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Andrea Hill

To Be Positive in Your Marketing, Be Optimistic in Real Life

Here are some tricks for keeping your attitude positive.

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LAST MONTH, I wrote about how optimism sells — particularly in this post-pandemic era. Helping people feel good about the present and the future will bind them closer to your brand and open their hearts and minds to your messaging.

Of course, conveying authentic optimism requires a measure of feeling authentic optimism, and as a small business owner, that can sometimes be a challenge. So this month, let’s focus on the things you can do to cultivate your own sense of optimism and model the benefits of optimism for your team.

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The first step for most people is understanding what optimism really is, compared to what most people think it is.

Optimism is Realistic

We’ve been so immersed in uncertainty and concern for the past year that it’s almost habitual to be watching for the next crisis around the corner. But that’s no more reality than believing that nothing bad will ever happen again. The truth is, there will always be challenges. Some people think that optimists don’t believe there will ever be trouble — but that’s not accurate. The difference between optimists and pessimists is that optimists aren’t surprised by trouble, but they look for partial and incremental solutions. Sure, there will be inflation ahead, and customers are about to start spending some of their pandemic savings on travel and entertainment again. So let’s not be surprised by these things — let’s prepare for them.

A small business’s best hedge against inflation and softening demand is to plug the leaks. Nickels and dimes add up, so it’s time to make sure you’ve automated as much of your business as you can right now. It’s easier and more affordable than ever before to streamline purchasing tasks and automate lead generation, sales and clienteling activities, marketing activities, and administrative processes. Tighten up that ship, and you’ll feel like you have some control over your future — another attribute optimists share.

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Stretch … Then Stretch Some More

There are two physical exercises that have been demonstrated to improve one’s feeling of well-being and capability. One is to smile as big as you can. The other is to put your fists on your hips, Superman-style, thrust your chest forward and your head back. Both big smiles and Superman stances seem to produce neuropeptides, dopamine, serotonin, and endorphins, all of which make you feel better.

Interestingly, this works for business decisions too. One of the best ways to make your business healthier is to take some risks. The more conservative small business owners feel about their businesses, the less likely they are to grow their businesses. You don’t need to go out and bet the bank, but make sure you’re not just hunkering down. A big swing now and then is like business dopamine, and it can go a long way to reminding you how fun business is and how much potential your business has.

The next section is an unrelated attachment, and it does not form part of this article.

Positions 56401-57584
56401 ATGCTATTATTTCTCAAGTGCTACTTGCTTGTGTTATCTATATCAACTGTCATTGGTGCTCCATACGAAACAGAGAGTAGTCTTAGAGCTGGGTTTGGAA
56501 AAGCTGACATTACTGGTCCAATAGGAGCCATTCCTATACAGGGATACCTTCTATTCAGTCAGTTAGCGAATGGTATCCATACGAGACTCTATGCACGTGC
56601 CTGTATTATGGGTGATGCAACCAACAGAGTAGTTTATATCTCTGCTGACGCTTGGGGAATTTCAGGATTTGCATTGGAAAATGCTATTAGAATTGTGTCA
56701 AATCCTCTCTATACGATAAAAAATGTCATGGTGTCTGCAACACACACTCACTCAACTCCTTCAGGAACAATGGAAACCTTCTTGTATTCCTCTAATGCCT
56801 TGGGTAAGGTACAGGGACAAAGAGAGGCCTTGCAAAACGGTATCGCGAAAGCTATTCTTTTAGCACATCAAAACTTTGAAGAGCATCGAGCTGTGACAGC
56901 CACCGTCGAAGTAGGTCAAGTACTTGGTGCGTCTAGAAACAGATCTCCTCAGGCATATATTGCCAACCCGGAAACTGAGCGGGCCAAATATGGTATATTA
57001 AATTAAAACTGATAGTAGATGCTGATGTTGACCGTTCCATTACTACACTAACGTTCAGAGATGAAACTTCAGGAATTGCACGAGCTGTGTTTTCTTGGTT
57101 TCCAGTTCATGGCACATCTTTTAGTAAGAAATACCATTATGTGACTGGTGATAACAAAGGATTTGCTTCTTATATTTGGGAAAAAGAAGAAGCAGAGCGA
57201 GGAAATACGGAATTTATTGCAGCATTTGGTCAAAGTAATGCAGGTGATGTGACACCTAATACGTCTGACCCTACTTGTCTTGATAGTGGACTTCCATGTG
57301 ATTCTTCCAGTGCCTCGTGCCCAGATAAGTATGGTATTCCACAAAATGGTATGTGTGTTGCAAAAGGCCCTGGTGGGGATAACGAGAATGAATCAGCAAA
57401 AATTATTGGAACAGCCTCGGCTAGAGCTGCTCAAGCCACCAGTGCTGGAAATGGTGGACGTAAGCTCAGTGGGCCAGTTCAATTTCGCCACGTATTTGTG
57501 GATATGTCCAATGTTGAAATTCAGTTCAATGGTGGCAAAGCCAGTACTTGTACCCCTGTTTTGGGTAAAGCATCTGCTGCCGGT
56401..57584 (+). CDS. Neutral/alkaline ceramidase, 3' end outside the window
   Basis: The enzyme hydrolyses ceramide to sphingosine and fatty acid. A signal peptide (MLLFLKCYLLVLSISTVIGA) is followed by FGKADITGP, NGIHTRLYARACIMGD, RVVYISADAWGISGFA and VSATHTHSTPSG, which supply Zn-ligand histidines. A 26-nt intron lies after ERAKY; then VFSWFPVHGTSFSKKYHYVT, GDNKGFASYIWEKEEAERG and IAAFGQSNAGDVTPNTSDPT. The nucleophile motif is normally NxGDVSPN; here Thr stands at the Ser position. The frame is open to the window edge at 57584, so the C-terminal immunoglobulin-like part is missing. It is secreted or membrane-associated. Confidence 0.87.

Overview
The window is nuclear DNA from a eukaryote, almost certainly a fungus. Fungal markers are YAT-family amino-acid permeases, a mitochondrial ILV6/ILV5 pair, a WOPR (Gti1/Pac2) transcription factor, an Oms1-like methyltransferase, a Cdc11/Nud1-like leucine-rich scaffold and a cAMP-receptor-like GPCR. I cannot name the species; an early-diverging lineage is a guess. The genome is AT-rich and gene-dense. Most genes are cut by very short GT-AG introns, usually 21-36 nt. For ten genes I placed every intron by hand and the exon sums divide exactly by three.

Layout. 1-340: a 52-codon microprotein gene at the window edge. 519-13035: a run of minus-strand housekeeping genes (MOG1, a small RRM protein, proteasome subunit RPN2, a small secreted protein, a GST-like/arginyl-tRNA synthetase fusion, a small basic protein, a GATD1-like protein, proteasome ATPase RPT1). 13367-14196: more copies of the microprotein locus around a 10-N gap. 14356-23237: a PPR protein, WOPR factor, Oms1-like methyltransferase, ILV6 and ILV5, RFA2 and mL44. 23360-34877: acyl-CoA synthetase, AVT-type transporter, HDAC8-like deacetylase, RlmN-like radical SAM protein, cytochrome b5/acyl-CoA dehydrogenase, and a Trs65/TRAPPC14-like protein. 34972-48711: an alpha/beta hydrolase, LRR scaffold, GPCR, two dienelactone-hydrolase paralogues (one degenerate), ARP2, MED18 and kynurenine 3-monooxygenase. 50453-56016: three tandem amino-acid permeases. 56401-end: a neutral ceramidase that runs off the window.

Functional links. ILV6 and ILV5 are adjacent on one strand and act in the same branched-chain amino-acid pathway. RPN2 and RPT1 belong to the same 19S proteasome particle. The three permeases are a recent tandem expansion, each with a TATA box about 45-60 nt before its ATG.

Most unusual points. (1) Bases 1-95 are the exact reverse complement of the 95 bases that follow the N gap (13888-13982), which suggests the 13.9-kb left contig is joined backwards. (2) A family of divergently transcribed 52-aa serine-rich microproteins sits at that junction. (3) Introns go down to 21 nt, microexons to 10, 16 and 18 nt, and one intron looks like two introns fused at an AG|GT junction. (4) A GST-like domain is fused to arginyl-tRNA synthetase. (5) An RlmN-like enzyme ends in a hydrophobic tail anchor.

Promoting optimism is likely to score more leads, help you turn those leads into customers, and make your current customers feel more connected with you. It’s also likely to help you meet each business day with a bit more spring in your step. And maybe that’s the most beneficial marketing element of all.

Andrea Hill is owner of Hill Management Group, with three brands serving the jewelry industry. Learn more at hill-management.com.

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SPONSORED VIDEO

Celebrate Your Retirement with Wilkerson

For nearly three decades, Suzanne and Tom Arnold ran a successful business at Facets Fine Jewelry in Arlington, Va. But the time came when the Arnolds wanted to do some of the things you put off while you’ve got a business to run. “We decided it was time to retire,” says Suzanne, who claims the couple knew how to open a store, how to run a store but “didn’t know how to close a store.” So, they hired Wilkerson to do it for them. When she called, Suzanne says Wilkerson offered every option for the sale she could have hoped for. Better still, “the sale exceeded our financial goals like crazy,” she says. And customers came, not only to take advantage of the going-out-of-business buys and mark-downs, but to wish a bon voyage to the beloved proprietors of a neighborhood institution. “People were celebrating our retirement, and that was so special,” says says.

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